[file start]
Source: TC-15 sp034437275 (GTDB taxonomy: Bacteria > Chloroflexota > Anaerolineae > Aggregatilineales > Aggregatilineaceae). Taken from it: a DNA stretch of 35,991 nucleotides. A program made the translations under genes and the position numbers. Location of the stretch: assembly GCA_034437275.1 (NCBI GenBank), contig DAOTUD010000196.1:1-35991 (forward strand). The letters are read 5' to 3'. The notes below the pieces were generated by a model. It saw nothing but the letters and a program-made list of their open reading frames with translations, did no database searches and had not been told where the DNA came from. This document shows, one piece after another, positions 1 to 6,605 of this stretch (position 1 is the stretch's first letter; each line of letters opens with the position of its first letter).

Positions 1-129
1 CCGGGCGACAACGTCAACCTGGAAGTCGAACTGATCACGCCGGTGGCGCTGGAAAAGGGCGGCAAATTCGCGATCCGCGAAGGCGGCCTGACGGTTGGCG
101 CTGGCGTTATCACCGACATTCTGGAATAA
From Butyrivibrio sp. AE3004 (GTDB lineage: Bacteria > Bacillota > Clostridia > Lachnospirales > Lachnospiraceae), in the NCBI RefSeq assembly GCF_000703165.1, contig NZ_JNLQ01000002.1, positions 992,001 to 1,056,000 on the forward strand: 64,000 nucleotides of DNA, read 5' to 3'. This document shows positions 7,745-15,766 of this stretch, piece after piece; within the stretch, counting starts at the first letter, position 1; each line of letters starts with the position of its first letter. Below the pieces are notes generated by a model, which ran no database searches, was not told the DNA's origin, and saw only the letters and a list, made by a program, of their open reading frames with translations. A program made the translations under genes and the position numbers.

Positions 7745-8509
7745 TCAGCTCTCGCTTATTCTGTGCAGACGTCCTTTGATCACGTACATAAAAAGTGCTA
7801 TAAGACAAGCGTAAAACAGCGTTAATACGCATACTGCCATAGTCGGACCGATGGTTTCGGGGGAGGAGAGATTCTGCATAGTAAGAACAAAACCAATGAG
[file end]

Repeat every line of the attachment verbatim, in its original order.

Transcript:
Source: TC-15 sp034437275 (GTDB taxonomy: Bacteria > Chloroflexota > Anaerolineae > Aggregatilineales > Aggregatilineaceae). Taken from it: a DNA stretch of 35,991 nucleotides. A program made the translations under genes and the position numbers. Location of the stretch: assembly GCA_034437275.1 (NCBI GenBank), contig DAOTUD010000196.1:1-35991 (forward strand). The letters are read 5' to 3'. The notes below the pieces were generated by a model. It saw nothing but the letters and a program-made list of their open reading frames with translations, did no database searches and had not been told where the DNA came from. This document shows, one piece after another, positions 1 to 6,605 of this stretch (position 1 is the stretch's first letter; each line of letters opens with the position of its first letter).

Positions 1-129
1 CCGGGCGACAACGTCAACCTGGAAGTCGAACTGATCACGCCGGTGGCGCTGGAAAAGGGCGGCAAATTCGCGATCCGCGAAGGCGGCCTGACGGTTGGCG
101 CTGGCGTTATCACCGACATTCTGGAATAA
From Butyrivibrio sp. AE3004 (GTDB lineage: Bacteria > Bacillota > Clostridia > Lachnospirales > Lachnospiraceae), in the NCBI RefSeq assembly GCF_000703165.1, contig NZ_JNLQ01000002.1, positions 992,001 to 1,056,000 on the forward strand: 64,000 nucleotides of DNA, read 5' to 3'. This document shows positions 7,745-15,766 of this stretch, piece after piece; within the stretch, counting starts at the first letter, position 1; each line of letters starts with the position of its first letter. Below the pieces are notes generated by a model, which ran no database searches, was not told the DNA's origin, and saw only the letters and a list, made by a program, of their open reading frames with translations. A program made the translations under genes and the position numbers.

Positions 7745-8509
7745 TCAGCTCTCGCTTATTCTGTGCAGACGTCCTTTGATCACGTACATAAAAAGTGCTA
7801 TAAGACAAGCGTAAAACAGCGTTAATACGCATACTGCCATAGTCGGACCGATGGTTTCGGGGGAGGAGAGATTCTGCATAGTAAGAACAAAACCAATGAG